475639 Views 1 … 6 7 8 9 10 … Previous Next 2,032 Replies Latest reply: Jun 26, 2014 8:34 AM by luisx Go to original post Branched to a new discussion.
I'm sad to say I can count myself amongst the others that are having serious problems with the LED backlight. I recently decided that it was time to replace my old MacBook and bought a 13" MacBook Air. I used it in the store for a while and it seemed great. I didn't find anything wrong with the higher resolution and didn't notice that there was anything different about the backlight — just that the colors were a lot better and the screen was way more crisp.
I've been using the Air for about a week now, and I have to say: it's an amazing device. Very thin, light, very speedy and runs everything I need without any problems. There's just one problem: I can't look at the screen for long periods of time. I noticed right away that my eyes weren't at ease, as they are with my MacBook and an external screen with CCFL backlight. Apart from it being really bright, I can clearly see that everything is flickering. I don't notice it too much on darker colors, but as soon as there are white parts (so basically every other website and every application), the flicker becomes very noticeable.
I tried everything. I calibrated the screen various times, which helped a lot with color accuracy, but not with the backlight. I turned down the brightness, but this only makes everything dull, and makes the flickering even worse. I tried changing the contrast, but this didn't help either. There are a lot of applications out there to dim the screen, but again: not helping with the backlight. Same goes for the font size — the higher resolution and slightly smaller fonts are fine, and making them bigger doesn't do much with the flickering.
I was hoping this was simply something I needed to get used to, but I'm getting the sad feeling that this just isn't going to happen. After using the Air for more than 30 minutes I get headaches, and my eyes really start to hurt. I do have bad eyes, but I have spectacles that are up-to-date, so that shouldn't be the problem. But when I'm looking at the screen I can literally feel my eyes being strained... constantly. Browsing around a bit and watching 1080p trailers is great, but getting some actual work done is basically impossible. I need to stare at this screen for the better part of the day, and taking breaks every 10 minutes just isn't an option. I'm pretty sure that if I keep this up, it isn't going to be good for my eye sight in the long run.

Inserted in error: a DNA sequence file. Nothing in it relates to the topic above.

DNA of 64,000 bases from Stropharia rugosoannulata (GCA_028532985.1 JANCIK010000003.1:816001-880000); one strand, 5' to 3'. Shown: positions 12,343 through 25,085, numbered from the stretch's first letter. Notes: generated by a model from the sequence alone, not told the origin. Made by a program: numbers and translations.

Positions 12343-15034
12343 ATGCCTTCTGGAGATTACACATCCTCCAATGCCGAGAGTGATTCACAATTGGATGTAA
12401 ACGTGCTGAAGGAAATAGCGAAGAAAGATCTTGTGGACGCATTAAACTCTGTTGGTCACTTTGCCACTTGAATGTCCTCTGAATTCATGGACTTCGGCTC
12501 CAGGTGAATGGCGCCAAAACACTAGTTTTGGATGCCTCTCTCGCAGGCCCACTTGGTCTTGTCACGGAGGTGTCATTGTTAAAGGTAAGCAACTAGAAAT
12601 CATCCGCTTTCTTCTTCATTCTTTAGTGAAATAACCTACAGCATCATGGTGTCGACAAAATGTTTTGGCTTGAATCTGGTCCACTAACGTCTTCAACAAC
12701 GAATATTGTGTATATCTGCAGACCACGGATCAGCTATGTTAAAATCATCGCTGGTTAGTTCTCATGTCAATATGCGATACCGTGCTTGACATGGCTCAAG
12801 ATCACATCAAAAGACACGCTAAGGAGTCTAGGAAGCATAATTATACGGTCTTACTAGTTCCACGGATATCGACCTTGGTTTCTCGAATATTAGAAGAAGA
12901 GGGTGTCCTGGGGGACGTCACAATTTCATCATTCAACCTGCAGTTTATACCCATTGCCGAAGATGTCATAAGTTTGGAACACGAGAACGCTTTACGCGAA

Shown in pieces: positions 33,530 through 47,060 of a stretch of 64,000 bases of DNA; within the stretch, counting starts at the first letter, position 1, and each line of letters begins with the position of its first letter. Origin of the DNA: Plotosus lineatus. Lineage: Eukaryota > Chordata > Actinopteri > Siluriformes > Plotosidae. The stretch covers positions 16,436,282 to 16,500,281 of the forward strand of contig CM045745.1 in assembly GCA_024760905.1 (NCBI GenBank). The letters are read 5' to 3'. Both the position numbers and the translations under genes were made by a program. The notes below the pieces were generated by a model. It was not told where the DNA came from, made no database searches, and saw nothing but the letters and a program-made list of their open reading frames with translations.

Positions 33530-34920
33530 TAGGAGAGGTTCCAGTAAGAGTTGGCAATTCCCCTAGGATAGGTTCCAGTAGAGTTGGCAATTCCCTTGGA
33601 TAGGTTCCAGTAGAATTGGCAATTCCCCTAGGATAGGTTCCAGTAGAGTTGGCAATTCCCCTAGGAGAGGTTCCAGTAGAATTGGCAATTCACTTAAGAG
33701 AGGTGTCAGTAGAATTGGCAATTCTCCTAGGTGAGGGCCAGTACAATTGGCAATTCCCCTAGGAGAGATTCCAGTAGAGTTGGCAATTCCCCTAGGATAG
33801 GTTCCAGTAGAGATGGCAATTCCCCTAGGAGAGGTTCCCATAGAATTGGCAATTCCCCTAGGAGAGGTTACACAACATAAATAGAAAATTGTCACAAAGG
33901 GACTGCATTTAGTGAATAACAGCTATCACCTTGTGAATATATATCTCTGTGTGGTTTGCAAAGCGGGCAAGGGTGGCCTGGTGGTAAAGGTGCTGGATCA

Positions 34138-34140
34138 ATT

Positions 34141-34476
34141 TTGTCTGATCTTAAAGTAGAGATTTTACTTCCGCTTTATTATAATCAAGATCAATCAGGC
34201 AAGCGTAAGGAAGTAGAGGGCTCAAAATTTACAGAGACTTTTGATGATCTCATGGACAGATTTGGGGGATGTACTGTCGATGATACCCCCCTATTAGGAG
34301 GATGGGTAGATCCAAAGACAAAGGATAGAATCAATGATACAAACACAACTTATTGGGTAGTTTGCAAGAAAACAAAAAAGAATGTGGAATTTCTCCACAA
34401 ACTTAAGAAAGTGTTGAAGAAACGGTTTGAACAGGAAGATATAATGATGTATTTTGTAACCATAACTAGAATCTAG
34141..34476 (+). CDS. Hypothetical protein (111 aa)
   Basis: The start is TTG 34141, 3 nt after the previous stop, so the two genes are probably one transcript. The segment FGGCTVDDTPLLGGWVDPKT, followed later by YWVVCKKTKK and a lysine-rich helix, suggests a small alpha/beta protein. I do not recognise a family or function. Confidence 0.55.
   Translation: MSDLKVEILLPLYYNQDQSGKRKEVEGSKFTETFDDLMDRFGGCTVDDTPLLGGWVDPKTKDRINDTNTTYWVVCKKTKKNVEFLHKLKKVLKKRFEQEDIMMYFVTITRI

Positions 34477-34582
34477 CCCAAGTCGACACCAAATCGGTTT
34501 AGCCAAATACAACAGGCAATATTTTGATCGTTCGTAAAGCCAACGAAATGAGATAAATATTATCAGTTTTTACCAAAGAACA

The problem is that, as far as I know, every screen in the MacBook family has been replaced by a LED backlit screen starting somewhere in 2007. So the late 2006 model MacBook that I have is probably the last one with a CCFL backlight. It's been four years, and for many things it's starting to get too slow. It's overheating with many applications, and it weighs a ton compared to the Air. So working with an updated system with a great design was a big relief. But now I have to decide what to do. I can either keep the Air and hope things get better, with a good chance to ruin my eyes and keep getting headaches. Or I can return it within the first two weeks. But this would mean that there isn't any other MacBook I can use for the foreseeable future, and I'm basically stuck with a four year old system — given I'd like to keep using OS X on a Mac and all my Mac apps. And if my old MacBook would die, I'd have to buy another four year old Mac...
Short version: Meh.
Sorvahr, if you open the Terminal program and copy and paste the following string and hit return, what is the output from Terminal? It should give a model number for the LCD.
ioreg -lw0 | grep IODisplayEDID | sed "/[^<]*</s///" | xxd -p -r | strings -6
On my new MBA 13" it returns:
My LCD does not have any flicker and I am wondering if more than one model number of LCD is in use for the MBA? Maybe some do and some don't flicker, in which case you could return yours for another hoping to get one with the same panel as is in mine. Just a thought.